top of page

Cattails (Typha-Arten)


pain relieving, antiseptic, anti-inflammatory, antioxidant, hemostatic

Areas of application:

Skin diseases, burns, boils, wounds cuts, insect bites, bruises, skin irritations, toothache, pain, as a strong pain reliever, abscesses, infections, chafing, diaper rash in babies, slows the spread of cancer, stops bleeding, heavy menstrual bleeding, bleeding and pain after Birth, internal bleeding, vomiting blood, bloody stools, bloody urine, uterine bleeding

Plant parts used:

the whole plant

Collection time:

Spring to late summer

To find:

In and around swamps, ponds, lakes and other wetlands.


essential oils, flavonoids, hormone-containing compounds


Cattails are perennial plants that can grow to 5 to 8 feet tall. The sword-like leaves resemble many grasses, but the plant is easily recognized by its brown, cattail-like flower heads. The alternately arranged leaves are spear-shaped and grow on a simple stem, at the end of which there are a large number of male flowers that form a spike. The flowers wither as soon as the pollen is shed. Cattails bloom from May to July. Tiny female flowers form a dense, sausage-shaped structure just below the male spike. This structure can be up to one meter long and has a diameter of 2.5 to 5 cm. The tiny seeds grow on fine hairs. When ripe, the cotton-like fuzz is blown away to disperse the seeds.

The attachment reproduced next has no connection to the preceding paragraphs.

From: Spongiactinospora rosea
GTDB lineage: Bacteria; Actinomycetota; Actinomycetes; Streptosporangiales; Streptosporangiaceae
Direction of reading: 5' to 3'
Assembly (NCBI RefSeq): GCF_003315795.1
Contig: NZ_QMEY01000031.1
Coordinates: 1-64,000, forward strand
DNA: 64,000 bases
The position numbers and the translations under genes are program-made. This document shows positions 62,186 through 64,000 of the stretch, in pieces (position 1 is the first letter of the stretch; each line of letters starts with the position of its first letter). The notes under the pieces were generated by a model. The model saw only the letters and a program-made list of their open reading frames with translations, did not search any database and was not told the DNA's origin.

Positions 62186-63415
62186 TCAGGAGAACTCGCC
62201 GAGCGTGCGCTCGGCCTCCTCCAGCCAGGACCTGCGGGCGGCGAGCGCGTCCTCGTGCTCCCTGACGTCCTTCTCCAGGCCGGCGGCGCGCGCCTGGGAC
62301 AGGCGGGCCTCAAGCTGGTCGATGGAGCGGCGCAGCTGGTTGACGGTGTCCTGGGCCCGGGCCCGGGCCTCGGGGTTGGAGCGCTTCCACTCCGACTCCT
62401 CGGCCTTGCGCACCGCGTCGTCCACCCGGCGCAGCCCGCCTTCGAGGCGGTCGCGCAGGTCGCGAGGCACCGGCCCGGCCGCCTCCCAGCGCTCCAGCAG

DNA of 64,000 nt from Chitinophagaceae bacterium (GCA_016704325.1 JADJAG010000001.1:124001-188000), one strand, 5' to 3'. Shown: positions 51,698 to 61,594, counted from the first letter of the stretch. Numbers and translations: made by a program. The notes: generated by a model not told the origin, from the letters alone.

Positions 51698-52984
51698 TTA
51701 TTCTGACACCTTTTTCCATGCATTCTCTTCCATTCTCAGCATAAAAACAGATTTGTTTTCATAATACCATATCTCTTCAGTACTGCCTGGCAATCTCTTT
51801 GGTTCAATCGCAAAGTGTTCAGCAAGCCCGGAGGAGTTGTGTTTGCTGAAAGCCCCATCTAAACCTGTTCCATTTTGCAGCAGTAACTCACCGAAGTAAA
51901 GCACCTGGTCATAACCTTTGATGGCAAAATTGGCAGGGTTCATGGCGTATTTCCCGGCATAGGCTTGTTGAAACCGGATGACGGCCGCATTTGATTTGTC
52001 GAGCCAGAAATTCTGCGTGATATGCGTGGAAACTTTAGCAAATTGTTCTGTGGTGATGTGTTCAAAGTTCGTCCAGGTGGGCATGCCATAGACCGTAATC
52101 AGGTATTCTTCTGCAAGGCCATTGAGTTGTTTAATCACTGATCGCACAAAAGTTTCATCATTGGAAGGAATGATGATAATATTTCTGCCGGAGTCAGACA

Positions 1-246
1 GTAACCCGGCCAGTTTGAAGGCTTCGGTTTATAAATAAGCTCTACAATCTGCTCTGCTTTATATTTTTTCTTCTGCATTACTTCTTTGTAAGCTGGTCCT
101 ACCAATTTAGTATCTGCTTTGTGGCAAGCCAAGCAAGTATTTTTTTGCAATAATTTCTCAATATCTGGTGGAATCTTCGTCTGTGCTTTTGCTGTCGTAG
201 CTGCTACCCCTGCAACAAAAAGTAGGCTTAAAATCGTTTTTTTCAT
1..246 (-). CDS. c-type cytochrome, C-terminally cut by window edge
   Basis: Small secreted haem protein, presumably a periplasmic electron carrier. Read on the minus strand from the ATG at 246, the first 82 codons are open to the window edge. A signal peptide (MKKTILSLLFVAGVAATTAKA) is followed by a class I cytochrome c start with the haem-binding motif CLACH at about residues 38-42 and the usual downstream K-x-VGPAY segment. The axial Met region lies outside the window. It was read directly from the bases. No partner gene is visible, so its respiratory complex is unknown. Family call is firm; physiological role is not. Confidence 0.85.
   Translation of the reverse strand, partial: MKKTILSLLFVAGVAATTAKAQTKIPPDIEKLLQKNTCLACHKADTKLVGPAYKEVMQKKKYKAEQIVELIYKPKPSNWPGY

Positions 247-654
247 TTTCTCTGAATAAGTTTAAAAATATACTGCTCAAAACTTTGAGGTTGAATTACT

🛑 Its anticoagulant properties could be problematic for people with circulatory problems, as it can slow the blood even more and promote clotting. Pregnant women should not use cattails.

In the kitchen, cattails can be cooked like a vegetable, you can make flour from them, eat them like a potato, in the spring the outer part of the young plant can be eaten like a corn cob, and the pollen can be used as a thickener and flour extender in baking.

At that time, cattails were also used to make fire, as the cattail cotton is highly flammable.

Cattails can also be used to purify wastewater in sewage treatment plants.

In the 2000s, the architect Werner Theuerkorn developed an insulating material from Typha angustifolia by bonding strips of the leaves with magnesite to form panels and initially used it in the renovation of a historic half-timbered house in Nuremberg. In the meantime, a number of other buildings have been insulated with the 2 to 12 centimeter thick, diffusion-open, capillary-active, sound-absorbing and, due to the tannins, mold-resistant panels, which are manufactured in a small factory in Schönau (Rottal), Bavaria. The Fraunhofer Institute for Building Physics built a hut at its test site in Holzkirchen (Upper Bavaria) for long-term testing. (Wikipedia)

0 views0 comments

Related Posts

See All
bottom of page